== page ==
Wednesday, April 27, 2011

Quadruped Walk + Run Cycle

Here's a realistic set of quadruped cycles, animated using a lion as reference for the walk and a cheetah for the run, in an attempt to create some believable motion with an unbelievable creature. I tried to sort of re-invent the wheel with this one... I think it's a little too easy to just grab cycle charts off the web that tell you how to time out all your movements. So with this, I decided to use reference footage and figure out my own timing and weight.

Thanks to Chad Vernon for creating the awesome Nico rig.

Wednesday, April 20, 2011

Mocap Dance

This is some edited motion capture data from East Tennessee State's Organic Motion system. It uses a large area as a sort of stage, and doesn't require any special suit or ping pong ball apparatus to capture data. This has the benefit of making it relatively easy for any student to be able to use it whenever they want, but as a consequence the data can be a bit dodgy, so more tweaking is required to create a finished product.

For those not familiar with what it's like to work with this sort of thing, the process generally involves cleaning up any problem areas, such as spikes on the graph editor (which usually result in a body part jumping wildly for a few frames), and keeping limbs from passing through each other.

The mocap system at ETSU does not capture any finger or facial motions, so all of that is animated by me. I also reanimated or tweaked other areas to suit my own taste.

Thanks to Josh Burton for the awesome Morpheus Rig!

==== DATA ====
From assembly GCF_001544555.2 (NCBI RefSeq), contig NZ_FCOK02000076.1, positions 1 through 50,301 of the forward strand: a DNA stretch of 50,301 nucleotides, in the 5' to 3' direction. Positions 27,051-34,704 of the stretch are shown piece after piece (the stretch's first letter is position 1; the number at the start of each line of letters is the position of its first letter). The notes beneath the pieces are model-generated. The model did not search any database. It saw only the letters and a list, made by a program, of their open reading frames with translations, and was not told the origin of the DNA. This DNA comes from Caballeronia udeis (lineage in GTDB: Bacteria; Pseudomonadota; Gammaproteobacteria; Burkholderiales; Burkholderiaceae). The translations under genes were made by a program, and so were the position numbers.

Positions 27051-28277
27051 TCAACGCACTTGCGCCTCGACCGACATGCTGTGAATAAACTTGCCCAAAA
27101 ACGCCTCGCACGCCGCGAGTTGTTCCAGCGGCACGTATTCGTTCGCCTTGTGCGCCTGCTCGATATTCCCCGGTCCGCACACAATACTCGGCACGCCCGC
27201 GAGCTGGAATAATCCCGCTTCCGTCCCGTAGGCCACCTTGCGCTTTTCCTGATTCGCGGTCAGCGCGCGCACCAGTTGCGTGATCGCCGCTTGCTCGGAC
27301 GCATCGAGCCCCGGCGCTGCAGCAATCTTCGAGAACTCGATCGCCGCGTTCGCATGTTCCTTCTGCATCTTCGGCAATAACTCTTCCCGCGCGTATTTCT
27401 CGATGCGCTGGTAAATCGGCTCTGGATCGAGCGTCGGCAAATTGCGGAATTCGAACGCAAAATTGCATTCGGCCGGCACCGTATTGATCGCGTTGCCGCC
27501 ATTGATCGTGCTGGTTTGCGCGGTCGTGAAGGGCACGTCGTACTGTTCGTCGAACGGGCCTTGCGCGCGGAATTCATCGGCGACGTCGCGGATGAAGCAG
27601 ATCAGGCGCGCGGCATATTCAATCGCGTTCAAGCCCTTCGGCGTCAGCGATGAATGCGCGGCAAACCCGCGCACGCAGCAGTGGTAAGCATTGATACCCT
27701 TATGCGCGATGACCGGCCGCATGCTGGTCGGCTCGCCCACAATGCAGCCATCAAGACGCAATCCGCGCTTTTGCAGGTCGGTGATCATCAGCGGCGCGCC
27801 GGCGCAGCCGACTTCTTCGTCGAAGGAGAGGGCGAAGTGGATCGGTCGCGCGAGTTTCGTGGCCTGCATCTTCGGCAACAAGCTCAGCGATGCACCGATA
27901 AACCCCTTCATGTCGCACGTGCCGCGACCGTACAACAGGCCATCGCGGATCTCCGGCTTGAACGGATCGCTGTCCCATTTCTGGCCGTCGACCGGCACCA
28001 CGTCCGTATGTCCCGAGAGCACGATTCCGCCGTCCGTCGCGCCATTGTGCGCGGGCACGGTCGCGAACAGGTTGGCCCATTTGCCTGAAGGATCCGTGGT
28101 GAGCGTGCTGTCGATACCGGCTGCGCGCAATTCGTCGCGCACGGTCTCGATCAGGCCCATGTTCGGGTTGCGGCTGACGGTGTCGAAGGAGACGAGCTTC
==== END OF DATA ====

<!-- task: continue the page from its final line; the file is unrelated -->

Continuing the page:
Wednesday, April 13, 2011

The Gingernut Gets It

This one's a short acting animation, hoping to convey some tension and, uh, maybe distress? Depends on if you're worried about the ginger.

Audio clip from "Hot Fuzz" (2007).

Wednesday, April 6, 2011

Misc: Camera Projection

Here I have a couple of images from a lighting and rendering experiment using camera projection to insert 3D objects into a photograph.

My goal with this was to try and make something unbelievable look believable. We know that giant robots don't exist yet, but through creative use of camera projection (the original photograph of the scene is projected onto 3D geometry that I designed to mimic the layout of the ground and buildings), HDR lighting, raytrace shadows, depth of field, and ambient occlusion, you get a pretty interesting result. Can you tell that the windmills on top of the building are fake too?

This served a double purpose; I created the sword model for a project that some friends were working on, and I also used it as another camera projection project for one of my college classes. Cloth simulation as an added bonus.